Two methods are used in the present study to evaluate the accuracy of Chinese AMDAR. One method is to make comparisons between AMDAR reports and radiosonde observations collected at all the sounding stations in China and to objectively evaluate the quantity of Chinese AMDAR. The other method is adopted from Benjamin et al. (1999). AMDAR reports collected by different aircraft are compared to quantitatively reveal the observation uncertainty of Chinese AMDAR. In addition, spatial and temporal representativeness as well as some other environmental factors that may affect the results are also considered in the present study.
2. Data description and experimental design
a. Chinese AMDAR reports
The original AMDAR reports in China are collected by various airline companies, and then transmitted to National Meteorological Information Center (NMIC) of China Meteorological Administration (CMA). The proportion of the reports shared on the WMO Global Telecommunications System for each airline company in China is different (Table 1). Since the observation instruments and calibration methods vary with the aircraft type and airline companies, an error analysis and bias correction should be done (Liao and Xiong 2010). Currently, the quality control scheme employed by NMIC of CMA for Chinese AMDAR reports (Tao et al. 2009) is derived from the Meteorological Assimilation Data Ingest System (MADIS; Miller et al. 2005) automated aircraft reports quality control scheme. It includes gross validity checks, temporal consistency checks, internal (physical) consistency checks, and spatial checks. Through quality control, the error rate has been found to be 0.3% for temperature and 1.3% for wind; these erroneous reports have been rejected (Liao and Xiong 2010). Up to now, however, bias correction has not been applied to the data.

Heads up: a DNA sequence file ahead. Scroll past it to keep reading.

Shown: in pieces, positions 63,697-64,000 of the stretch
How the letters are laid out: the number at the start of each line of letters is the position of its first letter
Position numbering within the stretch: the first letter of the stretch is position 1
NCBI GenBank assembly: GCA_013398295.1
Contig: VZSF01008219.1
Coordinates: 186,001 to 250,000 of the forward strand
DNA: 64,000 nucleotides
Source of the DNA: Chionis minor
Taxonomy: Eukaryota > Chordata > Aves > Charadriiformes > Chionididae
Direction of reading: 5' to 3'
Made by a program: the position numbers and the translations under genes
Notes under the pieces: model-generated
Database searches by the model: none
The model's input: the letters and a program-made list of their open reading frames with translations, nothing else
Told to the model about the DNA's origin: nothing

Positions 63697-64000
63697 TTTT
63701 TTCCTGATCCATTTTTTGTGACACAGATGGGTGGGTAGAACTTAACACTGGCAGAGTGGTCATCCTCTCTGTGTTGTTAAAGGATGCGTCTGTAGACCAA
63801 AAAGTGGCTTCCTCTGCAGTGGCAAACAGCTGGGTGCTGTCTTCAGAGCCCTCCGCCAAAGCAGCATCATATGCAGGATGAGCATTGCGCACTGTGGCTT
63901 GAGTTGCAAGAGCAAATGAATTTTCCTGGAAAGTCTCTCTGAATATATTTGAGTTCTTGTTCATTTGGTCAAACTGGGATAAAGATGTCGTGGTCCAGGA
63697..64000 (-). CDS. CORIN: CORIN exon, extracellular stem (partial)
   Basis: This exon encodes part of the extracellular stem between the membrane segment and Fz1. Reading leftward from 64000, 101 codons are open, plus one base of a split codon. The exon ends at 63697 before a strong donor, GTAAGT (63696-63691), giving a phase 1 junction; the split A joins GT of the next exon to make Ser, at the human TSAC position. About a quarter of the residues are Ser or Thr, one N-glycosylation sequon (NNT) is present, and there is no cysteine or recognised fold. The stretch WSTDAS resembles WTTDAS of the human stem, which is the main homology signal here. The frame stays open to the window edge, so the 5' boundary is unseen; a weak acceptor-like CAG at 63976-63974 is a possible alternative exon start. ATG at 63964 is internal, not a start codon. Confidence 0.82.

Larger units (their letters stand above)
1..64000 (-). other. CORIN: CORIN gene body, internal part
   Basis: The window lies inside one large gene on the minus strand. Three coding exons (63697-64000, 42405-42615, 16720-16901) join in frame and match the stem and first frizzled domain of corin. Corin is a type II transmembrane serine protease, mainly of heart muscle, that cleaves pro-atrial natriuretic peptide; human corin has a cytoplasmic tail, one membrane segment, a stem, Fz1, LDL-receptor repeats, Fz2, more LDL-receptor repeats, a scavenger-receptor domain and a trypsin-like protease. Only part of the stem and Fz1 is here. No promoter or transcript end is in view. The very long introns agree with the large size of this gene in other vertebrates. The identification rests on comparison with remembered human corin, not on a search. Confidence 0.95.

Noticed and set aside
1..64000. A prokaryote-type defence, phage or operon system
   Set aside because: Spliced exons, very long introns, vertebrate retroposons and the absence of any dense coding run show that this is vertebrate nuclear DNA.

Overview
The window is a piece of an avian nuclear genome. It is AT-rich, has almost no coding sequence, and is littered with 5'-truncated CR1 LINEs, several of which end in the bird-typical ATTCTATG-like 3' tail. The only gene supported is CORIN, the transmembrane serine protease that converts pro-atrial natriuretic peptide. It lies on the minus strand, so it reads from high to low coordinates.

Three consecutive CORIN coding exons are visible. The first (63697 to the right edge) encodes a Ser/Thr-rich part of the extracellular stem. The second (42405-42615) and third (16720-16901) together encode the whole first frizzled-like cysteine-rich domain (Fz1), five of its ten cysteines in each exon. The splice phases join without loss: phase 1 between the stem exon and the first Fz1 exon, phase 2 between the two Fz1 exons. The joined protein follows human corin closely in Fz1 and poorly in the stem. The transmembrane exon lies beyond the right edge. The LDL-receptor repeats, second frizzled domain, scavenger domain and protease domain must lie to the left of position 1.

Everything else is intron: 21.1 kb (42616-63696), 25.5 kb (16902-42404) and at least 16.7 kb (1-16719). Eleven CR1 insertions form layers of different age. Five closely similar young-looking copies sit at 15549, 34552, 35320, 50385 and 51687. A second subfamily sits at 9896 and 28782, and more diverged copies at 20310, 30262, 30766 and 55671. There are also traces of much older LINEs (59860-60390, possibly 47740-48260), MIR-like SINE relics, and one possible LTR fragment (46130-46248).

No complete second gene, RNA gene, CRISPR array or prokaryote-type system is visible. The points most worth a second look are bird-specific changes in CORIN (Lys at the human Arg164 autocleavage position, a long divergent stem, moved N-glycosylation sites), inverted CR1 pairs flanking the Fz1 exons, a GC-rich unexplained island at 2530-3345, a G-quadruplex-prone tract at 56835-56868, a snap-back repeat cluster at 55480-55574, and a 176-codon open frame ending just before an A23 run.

The reports used in the present study cover the whole year of 2015 over Mainland China (15°–55°N, 70°–140°E). The variables contained in the reports are time, latitude, longitude, pressure altitude, flight level, temperature, wind speed, wind direction, and flight phase (i.e., ascent, descent, cruise, and turbulence). Figures 1 and 2 show the spatial and temporal distributions of the AMDAR reports, respectively. Compared to the AMDAR data of the years 2004–10 (Ding et al. 2015), the reports of recent years have increased significantly in both the number and the spatial coverage.
b. Chinese radiosonde data
Starting in 2002, CMA phased in the use of the GTS1 radiosondes (mainly manufactured by Nanjing Daqiao Machine company) described in Nash et al. (2011). Chinese radiosondes are launched from 119 stations (denoted by black circles in Fig. 1) twice a day at 2315 and 1115 UTC. The observations are recorded during the ascent of the balloons with a temporal resolution of one second, and transmitted in real time to NMIC/CMA. All these observations during the year of 2015 are used in this study.
c. Two methods of creating comparison data pairs
In this study, two methods of comparison are used to estimate the accuracy of Chinese AMDAR reports.
1) AMDAR reports versus radiosonde observations
In the first comparison, the radiosonde observations are treated as reference values. Since the vertical resolutions of the radiosonde and AMDAR observations are different, the radiosonde observations are interpolated to the pressure altitude of the AMDAR report by a log-linear interpolation method. After that, the horizontal and temporal distances between radiosonde and AMDAR observations are analyzed. An AMDAR–radiosonde data pair is identified when one AMDAR report is located in the spatial and temporal window of a radiosonde observation. By comparing the AMDAR reports to radiosonde observations in a small spatial and temporal window, quantitative differences between these two data (such as RMSDs and biases) can be obtained. The RMSD is written as
where is the RMSD between these two data, which can be calculated immediately by comparison; and are the observation uncertainties of AMDAR and radiosonde, respectively; and is the uncertainty introduced into the data by other factors, such as the spatial and temporal representativeness or environmental influences.